Not long before his death last year Norman Borlaug, the US agronomist responsible for what became known as the green revolution, was asked what had been the greatest disappointment in a seventy-year career that spanned the globe. He didn't hesitate. ‘Africa,’ he replied.
His answer was not surprising.
Having helped transform India's agriculture through improved seed, better techniques and judicious use of fertiliser, he tried to replicate his success in Africa. His efforts were in vain. The problems have proved intractable.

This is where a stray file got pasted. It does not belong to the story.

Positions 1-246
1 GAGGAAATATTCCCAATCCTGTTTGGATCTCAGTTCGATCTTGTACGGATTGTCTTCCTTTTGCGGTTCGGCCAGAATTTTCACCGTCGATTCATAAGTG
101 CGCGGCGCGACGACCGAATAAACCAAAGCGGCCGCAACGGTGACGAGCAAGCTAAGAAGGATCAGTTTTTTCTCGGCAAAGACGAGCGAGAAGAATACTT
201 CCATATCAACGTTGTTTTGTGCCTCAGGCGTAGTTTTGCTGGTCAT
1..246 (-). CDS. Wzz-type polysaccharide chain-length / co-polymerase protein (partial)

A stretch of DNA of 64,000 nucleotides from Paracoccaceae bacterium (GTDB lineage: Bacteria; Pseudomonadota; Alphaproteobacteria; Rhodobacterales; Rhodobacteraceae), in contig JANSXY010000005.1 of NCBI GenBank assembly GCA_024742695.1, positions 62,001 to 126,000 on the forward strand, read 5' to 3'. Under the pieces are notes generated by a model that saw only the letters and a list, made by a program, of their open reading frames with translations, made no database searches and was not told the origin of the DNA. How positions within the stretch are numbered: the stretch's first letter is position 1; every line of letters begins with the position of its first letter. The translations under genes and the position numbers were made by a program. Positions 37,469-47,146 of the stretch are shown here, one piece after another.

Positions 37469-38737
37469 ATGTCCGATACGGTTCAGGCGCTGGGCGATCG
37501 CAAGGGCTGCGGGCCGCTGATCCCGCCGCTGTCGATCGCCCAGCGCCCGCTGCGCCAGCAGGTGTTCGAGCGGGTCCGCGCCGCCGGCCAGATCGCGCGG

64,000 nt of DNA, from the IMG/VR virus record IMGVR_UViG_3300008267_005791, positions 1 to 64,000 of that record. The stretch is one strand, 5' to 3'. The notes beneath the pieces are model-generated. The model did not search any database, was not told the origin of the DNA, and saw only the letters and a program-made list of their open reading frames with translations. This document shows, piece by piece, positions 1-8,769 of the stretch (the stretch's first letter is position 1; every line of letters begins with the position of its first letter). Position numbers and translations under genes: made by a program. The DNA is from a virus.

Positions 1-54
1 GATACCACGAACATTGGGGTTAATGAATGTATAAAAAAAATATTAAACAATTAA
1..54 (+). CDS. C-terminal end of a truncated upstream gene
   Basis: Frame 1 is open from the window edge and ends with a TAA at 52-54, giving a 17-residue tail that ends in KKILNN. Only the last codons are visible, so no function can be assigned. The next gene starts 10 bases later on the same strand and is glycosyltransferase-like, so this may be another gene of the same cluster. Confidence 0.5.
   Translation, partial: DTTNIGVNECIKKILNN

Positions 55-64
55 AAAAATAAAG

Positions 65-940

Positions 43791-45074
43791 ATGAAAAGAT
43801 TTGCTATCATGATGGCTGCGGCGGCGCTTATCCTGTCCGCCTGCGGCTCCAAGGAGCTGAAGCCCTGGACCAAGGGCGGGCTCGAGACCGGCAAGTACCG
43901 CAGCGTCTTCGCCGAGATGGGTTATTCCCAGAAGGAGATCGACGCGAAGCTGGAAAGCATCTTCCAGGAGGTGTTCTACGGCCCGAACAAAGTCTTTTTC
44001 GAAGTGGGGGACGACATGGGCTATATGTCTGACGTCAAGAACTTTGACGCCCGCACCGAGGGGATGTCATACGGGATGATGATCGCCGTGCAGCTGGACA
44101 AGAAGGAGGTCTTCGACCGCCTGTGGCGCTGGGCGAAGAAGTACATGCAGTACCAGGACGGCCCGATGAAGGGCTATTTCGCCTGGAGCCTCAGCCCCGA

Some five decades after independence, one in three of the 700 million people living